I was just at my regular Starbucks. When I got there, it was the usual for a Sunday morning. Maybe six people in line at any given time with three baristas working. I sat at my usual perch reading my Kindle and drinking my dopio espresso macchiato. I also treated myself to some oatmeal.
After a while, one of the baristas went on break just as everyone in the entire Tri-Valley area came in for Frapuccinos. The line doubled and then tripled and then quadrupled. Ashley and Jasmine kept their heads down. Ashley ringing, pouring drip coffee and warming food. Jasmine making drinks that became more labor intensive as the weather heated up. Simple lattes became Fraps requiring blending and all those powders and syrups that pump the calorie count through the roof.
I was starting to wonder how this was going to play out. The looks of the folks in line got less happy. A few would-be customers walked in and out when the saw the line. But Ashley kept greeting people by name and asking if they wanted the usual and apologizing for the delay. Jasmine kept baristaing and taking the neverending order fine-tunings from the customers gathered around her station waiting for drinks. Throw in numerous requests for water, trays and bags.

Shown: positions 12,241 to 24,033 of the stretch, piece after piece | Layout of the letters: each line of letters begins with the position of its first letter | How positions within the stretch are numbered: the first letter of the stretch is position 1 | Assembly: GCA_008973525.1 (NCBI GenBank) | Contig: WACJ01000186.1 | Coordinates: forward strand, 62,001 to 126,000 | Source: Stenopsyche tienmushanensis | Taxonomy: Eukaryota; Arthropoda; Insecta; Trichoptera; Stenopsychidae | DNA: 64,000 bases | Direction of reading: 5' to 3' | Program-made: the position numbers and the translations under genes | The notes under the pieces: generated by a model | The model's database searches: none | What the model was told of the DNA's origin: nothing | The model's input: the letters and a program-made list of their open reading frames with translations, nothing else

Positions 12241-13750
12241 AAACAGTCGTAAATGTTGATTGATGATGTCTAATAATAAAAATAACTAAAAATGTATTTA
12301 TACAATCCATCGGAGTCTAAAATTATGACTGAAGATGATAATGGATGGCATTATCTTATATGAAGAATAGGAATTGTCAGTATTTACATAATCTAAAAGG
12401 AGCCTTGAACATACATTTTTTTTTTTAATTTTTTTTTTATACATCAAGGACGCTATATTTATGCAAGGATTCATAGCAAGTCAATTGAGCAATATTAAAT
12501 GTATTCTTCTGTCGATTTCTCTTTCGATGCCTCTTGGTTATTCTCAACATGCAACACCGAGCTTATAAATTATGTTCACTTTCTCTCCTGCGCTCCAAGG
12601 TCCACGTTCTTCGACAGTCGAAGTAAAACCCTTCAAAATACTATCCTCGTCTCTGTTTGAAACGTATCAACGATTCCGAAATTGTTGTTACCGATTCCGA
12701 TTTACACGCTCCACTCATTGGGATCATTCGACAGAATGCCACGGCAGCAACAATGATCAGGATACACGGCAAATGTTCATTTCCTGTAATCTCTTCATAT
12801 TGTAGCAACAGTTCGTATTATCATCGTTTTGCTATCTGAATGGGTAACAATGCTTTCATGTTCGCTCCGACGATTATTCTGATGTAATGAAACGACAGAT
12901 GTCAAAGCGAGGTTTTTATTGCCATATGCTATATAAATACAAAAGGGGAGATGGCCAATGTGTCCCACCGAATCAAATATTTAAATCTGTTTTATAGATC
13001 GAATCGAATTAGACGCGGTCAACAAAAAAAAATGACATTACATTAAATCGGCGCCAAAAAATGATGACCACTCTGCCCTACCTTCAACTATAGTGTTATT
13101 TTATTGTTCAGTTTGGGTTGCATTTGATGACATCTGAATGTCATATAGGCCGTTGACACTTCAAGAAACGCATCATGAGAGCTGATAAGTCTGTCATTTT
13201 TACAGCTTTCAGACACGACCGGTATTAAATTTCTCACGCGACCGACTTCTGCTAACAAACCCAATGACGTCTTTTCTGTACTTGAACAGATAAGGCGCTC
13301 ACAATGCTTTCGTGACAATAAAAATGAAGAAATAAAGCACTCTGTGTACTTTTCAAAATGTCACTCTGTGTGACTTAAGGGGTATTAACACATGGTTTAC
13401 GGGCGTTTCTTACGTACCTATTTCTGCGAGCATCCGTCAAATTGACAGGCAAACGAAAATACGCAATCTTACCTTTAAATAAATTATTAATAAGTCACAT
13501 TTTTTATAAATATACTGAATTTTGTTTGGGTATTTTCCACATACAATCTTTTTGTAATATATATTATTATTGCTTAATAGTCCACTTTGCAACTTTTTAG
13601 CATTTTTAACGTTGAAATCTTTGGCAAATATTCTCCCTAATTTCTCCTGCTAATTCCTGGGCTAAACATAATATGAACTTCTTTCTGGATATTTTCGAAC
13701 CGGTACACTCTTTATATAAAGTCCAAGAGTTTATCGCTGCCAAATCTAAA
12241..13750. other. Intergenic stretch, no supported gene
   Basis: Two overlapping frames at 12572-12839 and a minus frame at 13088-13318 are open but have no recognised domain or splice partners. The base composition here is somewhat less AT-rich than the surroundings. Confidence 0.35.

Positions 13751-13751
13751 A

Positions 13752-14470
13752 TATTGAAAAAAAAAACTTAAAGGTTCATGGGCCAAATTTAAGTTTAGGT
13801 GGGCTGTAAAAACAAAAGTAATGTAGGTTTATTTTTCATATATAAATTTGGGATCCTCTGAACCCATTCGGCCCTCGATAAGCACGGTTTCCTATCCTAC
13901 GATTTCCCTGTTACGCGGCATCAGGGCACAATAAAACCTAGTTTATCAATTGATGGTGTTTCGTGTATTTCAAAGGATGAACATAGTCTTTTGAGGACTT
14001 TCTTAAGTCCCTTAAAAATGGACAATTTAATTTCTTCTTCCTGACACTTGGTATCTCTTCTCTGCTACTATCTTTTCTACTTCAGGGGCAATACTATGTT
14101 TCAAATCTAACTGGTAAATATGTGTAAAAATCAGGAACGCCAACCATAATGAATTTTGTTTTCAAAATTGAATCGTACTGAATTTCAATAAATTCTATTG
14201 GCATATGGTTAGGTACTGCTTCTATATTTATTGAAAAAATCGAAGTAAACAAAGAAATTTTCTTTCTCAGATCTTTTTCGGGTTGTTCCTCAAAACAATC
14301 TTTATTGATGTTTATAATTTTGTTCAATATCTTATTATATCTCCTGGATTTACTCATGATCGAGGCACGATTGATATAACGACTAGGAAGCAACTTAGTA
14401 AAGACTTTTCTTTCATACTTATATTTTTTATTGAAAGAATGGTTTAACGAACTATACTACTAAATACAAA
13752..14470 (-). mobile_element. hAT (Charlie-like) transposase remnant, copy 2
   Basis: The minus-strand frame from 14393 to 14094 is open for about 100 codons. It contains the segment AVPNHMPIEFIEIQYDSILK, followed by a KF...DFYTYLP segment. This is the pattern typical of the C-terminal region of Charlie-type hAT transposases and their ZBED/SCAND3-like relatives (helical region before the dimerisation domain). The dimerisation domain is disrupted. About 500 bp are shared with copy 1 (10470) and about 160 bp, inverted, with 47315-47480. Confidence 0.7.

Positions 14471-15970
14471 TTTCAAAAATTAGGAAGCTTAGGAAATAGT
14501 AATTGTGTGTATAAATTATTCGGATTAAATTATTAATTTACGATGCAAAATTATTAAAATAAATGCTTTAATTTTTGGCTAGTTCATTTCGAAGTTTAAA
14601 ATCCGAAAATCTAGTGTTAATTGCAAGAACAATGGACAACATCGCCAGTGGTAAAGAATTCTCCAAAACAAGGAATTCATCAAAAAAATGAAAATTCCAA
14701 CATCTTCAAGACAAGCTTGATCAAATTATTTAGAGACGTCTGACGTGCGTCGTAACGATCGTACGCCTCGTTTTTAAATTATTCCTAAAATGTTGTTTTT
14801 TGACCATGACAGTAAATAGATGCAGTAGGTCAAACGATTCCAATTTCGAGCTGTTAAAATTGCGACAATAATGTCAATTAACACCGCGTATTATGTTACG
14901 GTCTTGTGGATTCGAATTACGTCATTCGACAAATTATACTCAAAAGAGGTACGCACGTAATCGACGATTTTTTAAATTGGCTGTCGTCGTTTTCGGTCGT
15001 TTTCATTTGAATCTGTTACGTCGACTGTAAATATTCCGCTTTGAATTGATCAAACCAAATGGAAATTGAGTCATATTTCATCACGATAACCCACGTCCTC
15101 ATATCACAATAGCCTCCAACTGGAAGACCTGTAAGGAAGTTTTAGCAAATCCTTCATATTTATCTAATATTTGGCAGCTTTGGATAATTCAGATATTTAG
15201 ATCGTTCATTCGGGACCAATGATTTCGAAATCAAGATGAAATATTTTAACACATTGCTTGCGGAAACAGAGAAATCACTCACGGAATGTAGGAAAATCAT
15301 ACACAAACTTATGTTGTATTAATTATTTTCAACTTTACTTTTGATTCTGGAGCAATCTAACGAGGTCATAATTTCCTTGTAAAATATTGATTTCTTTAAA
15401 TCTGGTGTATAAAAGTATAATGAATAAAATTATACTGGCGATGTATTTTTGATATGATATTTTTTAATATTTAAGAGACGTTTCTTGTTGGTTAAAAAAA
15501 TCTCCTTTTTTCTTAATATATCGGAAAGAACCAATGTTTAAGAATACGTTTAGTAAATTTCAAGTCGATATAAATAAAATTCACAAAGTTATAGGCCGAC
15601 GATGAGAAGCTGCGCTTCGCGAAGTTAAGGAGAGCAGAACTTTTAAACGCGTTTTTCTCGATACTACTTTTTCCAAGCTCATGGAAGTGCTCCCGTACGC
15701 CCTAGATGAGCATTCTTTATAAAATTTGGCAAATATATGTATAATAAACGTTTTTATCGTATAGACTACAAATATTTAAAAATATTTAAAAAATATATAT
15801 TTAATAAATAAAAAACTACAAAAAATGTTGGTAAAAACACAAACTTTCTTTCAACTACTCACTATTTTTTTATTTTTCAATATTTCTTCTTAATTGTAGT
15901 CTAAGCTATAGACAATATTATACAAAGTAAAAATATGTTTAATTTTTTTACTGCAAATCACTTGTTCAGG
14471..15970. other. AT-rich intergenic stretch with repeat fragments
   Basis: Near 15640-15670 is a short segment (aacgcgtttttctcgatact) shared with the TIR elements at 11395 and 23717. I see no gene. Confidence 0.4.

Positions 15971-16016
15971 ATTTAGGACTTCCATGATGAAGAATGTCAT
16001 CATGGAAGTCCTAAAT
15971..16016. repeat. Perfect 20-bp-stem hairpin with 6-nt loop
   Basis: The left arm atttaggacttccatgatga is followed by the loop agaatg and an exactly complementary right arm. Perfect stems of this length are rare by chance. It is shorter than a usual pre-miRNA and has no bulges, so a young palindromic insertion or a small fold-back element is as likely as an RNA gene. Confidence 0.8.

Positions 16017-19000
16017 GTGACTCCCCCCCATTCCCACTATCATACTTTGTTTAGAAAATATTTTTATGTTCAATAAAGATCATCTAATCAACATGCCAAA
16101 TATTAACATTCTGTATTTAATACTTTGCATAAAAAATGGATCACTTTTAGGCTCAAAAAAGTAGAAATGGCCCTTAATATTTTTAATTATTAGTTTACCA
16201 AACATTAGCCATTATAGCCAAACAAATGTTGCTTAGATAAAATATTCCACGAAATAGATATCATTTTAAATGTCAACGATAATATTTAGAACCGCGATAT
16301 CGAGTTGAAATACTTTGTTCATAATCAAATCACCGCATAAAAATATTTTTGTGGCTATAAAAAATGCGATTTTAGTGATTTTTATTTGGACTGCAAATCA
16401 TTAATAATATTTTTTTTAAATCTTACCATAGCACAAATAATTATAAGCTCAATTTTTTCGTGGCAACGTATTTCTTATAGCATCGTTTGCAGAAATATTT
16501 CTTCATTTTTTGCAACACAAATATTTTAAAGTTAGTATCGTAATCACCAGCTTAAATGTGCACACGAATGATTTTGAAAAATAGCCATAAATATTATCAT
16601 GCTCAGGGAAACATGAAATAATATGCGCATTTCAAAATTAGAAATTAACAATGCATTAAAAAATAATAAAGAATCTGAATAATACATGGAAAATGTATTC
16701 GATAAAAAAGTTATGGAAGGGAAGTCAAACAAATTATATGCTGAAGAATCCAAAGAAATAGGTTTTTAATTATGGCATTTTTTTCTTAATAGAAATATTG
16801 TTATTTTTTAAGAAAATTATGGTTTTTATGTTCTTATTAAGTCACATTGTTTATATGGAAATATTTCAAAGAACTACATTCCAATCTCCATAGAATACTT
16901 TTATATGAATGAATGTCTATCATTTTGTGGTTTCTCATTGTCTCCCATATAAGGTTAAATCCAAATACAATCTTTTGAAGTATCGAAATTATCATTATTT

I was thinking, wow, this is a scheduling nightmare. What would I do if I were a manager? Call someone in? Surrender revenue and start giving out free drink coupons as an apology? And then I realized that the employees were doing exactly the right thing. They didn’t start working at an exaggerated panicked pace. They didn’t get short with customers. They kept working quickly and smoothly. They continued asking Little Leaguers how their teams were doing and if drinks were made perfectly.
Eventually, another employee came on shift and took the register. Ashley then cleaned like a madwoman and asked Jasmine about stocking levels. Milk, cups, lids, syrups and powders got restocked. And just like that, it was over and order was restored.
While the manager-mind in me was racing to figure out what could be done to improve the situation, Ash and Jasmine were working the issue. They knew what they were doing and they did it. They trusted each other and went about their business in a way that I think would have made Starbucks CEO Howard Schultz proud. Had Howard been there (or some other “suit”), I’m sure it would have been a disaster of making moves for the sake of making them because that’s how the management mind is wired.
Do something. Improve. Suggest. Take command.
As a manager who manages in a completely different business that has nothing to do with coffee or retail, I learned a valuable lesson. Sometimes, the best thing to do is nothing other than trust the team, trust the process and shut the hell up.